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The Star Ledger PR08 Article

Friday, February 11, 2005

Music festival spotlights 'revolutionary' bands

July 2008
Grunge-rock band Soundgarden was featured on the second Lollapalooza tour in 1992, along with everyone from the Red Hot Chili Peppers to Pearl Jam, Ministry and Ice Cube.

"We started playing on each other's songs and it just became, like, the most fun tour that I could see having," says former Soundgarden frontman Chris Cornell.

Cornell likens that musically eclectic tour to this year's Projekt Revolution tour, where he co-stars with acts like rock/hip-hop hybrid Linkin Park, manic rapper Busta Rhymes, punk-metal band Atreyu and the electronica-influenced rock band The Bravery. The tour comes to Camden on Saturday and Holmdel on Wednesday.

Linkin Park rapper Mike Shinoda thinks the comparison is apt, too.

"That was probably one of those tours that this tour is in part inspired by because, at least for me, that was one of my favorite concerts," he says.

Linkin Park has organized and headlined Projekt Revolution tours in five of the last seven years. The original idea, Shinoda says, was "to showcase groups that were doing something revolutionary, something original, something different."

On a more basic level, the mix reflects "the kind of music that our band listens to," Shinoda says. "That's why we reach out to these bands in the first place."

Though Projekt Revolution has generally not shown much interest in artists who have been active for more than 20 years, an exception was made for Cornell, whose stint in the extremely influential Soundgarden was followed by one in another successful group, Audioslave (also featuring three members of Rage Against the Machine). His last album, "Carry On" (2007), was a solo effort.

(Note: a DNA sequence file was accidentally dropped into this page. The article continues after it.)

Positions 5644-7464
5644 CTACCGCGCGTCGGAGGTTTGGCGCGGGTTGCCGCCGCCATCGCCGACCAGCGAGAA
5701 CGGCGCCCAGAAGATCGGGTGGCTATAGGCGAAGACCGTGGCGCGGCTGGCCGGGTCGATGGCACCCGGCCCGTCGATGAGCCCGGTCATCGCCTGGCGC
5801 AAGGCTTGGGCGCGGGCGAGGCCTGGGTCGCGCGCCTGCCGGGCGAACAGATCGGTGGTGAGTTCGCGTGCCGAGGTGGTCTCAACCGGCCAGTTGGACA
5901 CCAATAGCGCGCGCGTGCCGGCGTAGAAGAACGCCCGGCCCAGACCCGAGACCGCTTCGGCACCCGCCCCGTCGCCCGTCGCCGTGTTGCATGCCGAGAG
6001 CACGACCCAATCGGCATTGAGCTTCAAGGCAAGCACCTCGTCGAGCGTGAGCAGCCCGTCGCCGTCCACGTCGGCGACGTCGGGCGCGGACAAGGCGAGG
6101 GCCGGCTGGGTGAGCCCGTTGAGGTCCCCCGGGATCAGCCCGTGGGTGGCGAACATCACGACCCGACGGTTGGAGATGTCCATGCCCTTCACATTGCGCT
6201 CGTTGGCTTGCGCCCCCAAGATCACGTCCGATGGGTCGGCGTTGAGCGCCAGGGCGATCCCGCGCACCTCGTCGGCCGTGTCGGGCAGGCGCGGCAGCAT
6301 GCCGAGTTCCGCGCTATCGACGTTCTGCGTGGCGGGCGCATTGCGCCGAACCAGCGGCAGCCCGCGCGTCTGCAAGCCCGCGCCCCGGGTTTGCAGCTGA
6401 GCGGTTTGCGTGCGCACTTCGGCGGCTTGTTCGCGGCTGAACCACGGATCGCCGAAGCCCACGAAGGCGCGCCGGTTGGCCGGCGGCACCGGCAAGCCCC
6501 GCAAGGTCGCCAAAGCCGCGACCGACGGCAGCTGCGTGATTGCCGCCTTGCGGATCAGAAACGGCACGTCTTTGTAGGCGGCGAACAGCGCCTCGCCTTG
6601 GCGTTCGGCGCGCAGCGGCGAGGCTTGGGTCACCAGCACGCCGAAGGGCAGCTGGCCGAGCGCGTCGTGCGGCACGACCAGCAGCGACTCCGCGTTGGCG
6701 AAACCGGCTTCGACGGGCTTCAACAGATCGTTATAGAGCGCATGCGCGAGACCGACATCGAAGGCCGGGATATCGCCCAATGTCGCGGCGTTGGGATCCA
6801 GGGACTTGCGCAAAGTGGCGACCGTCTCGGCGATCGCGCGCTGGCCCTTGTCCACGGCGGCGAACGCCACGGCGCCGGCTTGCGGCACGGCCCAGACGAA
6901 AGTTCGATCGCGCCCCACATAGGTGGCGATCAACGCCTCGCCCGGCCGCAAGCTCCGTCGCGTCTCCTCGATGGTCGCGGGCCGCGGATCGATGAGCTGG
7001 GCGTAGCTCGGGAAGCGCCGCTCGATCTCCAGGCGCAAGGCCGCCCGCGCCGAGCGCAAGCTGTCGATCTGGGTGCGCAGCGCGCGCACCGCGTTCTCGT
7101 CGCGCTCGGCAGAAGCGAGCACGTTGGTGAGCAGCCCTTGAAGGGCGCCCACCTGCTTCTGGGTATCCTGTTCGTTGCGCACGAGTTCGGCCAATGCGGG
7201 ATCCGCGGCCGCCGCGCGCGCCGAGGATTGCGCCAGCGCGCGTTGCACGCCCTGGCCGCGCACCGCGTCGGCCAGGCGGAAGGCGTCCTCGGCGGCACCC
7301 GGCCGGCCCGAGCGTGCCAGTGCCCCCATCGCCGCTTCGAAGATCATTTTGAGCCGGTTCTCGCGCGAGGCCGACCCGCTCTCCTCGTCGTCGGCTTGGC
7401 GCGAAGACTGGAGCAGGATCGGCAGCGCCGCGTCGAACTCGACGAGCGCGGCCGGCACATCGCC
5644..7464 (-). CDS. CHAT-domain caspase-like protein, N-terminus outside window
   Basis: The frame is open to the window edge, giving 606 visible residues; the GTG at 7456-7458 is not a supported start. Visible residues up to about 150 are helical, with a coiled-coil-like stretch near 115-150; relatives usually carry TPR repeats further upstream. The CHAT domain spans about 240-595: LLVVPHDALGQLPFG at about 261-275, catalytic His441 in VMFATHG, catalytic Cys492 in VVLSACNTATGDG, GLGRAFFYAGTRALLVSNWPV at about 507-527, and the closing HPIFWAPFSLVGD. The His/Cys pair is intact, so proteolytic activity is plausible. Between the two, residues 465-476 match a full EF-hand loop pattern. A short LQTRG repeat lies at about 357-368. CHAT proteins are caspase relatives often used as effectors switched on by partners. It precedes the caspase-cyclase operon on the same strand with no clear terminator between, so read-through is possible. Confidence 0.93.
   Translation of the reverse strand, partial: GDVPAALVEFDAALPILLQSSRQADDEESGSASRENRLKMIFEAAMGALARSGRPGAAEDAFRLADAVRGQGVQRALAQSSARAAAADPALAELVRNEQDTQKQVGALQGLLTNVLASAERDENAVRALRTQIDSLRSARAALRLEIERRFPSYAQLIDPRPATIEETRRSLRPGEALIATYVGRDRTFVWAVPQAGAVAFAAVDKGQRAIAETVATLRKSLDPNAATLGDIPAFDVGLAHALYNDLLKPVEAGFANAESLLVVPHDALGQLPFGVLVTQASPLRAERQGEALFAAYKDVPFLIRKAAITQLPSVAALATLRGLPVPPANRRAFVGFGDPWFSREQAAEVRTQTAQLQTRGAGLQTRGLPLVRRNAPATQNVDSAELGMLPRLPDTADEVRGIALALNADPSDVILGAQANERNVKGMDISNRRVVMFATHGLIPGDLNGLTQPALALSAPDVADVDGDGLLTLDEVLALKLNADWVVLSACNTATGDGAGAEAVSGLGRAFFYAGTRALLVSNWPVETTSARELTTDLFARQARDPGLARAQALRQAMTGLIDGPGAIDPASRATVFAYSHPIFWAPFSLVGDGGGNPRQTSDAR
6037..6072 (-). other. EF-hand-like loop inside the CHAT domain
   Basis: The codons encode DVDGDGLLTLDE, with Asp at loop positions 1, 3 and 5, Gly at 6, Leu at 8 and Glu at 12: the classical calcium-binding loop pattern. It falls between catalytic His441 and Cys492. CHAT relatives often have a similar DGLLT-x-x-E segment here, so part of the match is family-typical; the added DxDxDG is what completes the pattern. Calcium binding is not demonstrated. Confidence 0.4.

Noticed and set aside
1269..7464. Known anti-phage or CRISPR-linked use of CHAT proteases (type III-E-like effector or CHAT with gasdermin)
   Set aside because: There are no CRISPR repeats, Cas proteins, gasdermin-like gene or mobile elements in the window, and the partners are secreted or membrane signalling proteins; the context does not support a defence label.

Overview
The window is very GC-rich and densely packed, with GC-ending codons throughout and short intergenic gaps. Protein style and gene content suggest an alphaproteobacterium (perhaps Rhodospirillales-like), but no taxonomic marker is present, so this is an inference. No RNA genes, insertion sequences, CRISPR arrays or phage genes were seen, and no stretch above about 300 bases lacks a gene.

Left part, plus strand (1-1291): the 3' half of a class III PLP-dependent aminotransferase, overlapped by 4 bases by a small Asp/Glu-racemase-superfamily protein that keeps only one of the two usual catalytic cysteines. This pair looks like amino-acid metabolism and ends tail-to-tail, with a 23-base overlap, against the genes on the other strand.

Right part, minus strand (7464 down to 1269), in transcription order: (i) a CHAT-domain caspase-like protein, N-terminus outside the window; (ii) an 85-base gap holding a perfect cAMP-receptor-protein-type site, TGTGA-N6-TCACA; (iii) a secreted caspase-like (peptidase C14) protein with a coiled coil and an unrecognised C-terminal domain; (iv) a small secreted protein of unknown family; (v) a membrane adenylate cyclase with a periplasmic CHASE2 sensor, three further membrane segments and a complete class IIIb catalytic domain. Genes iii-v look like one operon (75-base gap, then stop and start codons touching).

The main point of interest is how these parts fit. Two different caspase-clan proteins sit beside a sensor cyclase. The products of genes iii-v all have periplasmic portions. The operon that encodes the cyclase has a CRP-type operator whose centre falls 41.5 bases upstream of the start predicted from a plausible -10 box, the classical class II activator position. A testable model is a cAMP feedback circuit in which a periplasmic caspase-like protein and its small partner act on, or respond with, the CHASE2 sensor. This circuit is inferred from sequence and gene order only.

"He's got one of the most original voices in rock, an original style, and has done many different things that I think a lot of young kids look up to and say, 'That's really cool, that's really different, and I want to do something like that some day,'" Shinoda says. "That's really the spirit of the tour. Even if you're the first band on the bill, we hope that some day fans can look back and say, 'Oh, I remember the first time I saw so and so. This is a band that I knew was going to be doing something great and different in the future.'"

Cornell says that opening for Linkin Park on an Australian mini-tour last year helped convince him to sign up for Projekt Revolution.

"It wasn't my audience and I had to go out and earn the respect of these people every night," he says. "It was a great, refreshing feeling. It wasn't preaching to the choir. So the idea of putting the two together, where it's a festival and also I'm getting to tour with Linkin Park ... was just something that really appealed to me. "

The traveling festival has two stages. Linkin Park, Cornell, Busta Rhymes, The Bravery and Ashes Divide are on the main stage at night, while the smaller Revolution Stage presents Atreyu, 10 Years, Hawthorne Heights and Armor for Sleep in the afternoon. Street Drum Corps, a percussion ensemble that Shinoda describes as a punk-rock Blue Man Group, will perform on both stages.

"Last year we had Madina Lake open the show, and I've never seen so many people show up so early for a show," Shinoda says. "The Revolution Stage area was packed as soon as the doors opened. It was like a flood of people came in from the very beginning.

"I think that that's going to happen again this year with Armor for Sleep opening up. At the same time it makes it a little trickier for the people who play later, because now all the fans (are) tired and we have to work extra hard to get them into the set and keep them excited."

thanks to lptimes.com